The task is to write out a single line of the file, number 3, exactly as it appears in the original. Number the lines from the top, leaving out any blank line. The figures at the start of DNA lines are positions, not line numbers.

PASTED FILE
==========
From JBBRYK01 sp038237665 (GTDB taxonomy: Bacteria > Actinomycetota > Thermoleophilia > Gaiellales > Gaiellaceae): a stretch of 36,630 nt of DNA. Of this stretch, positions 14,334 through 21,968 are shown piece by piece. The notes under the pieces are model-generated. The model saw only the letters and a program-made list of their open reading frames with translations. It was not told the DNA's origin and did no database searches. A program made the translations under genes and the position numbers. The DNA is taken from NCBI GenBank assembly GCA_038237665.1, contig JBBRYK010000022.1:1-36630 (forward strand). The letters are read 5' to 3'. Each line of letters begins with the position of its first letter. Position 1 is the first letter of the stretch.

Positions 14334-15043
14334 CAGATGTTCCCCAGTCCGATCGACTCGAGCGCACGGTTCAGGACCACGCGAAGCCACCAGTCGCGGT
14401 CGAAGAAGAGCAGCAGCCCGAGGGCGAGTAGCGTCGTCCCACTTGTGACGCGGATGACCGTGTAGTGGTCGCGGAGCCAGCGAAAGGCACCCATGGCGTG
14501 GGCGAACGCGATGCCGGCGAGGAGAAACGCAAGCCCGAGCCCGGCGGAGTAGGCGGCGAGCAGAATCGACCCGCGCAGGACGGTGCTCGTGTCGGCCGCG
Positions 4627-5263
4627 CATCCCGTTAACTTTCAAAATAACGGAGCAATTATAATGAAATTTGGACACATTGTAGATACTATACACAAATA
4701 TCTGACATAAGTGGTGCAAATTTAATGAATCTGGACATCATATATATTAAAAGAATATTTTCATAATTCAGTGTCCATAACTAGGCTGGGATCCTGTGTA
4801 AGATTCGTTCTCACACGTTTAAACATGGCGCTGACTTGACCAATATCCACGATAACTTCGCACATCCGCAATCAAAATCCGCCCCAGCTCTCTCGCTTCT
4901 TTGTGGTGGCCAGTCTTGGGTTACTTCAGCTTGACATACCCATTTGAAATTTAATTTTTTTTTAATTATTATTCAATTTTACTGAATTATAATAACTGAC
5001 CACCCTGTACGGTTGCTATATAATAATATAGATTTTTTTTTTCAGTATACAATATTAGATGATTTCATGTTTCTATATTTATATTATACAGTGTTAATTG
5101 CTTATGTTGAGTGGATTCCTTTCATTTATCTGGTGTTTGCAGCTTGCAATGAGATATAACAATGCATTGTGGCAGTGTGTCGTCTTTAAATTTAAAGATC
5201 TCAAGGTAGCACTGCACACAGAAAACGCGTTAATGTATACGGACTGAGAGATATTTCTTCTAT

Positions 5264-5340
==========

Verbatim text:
14334 CAGATGTTCCCCAGTCCGATCGACTCGAGCGCACGGTTCAGGACCACGCGAAGCCACCAGTCGCGGT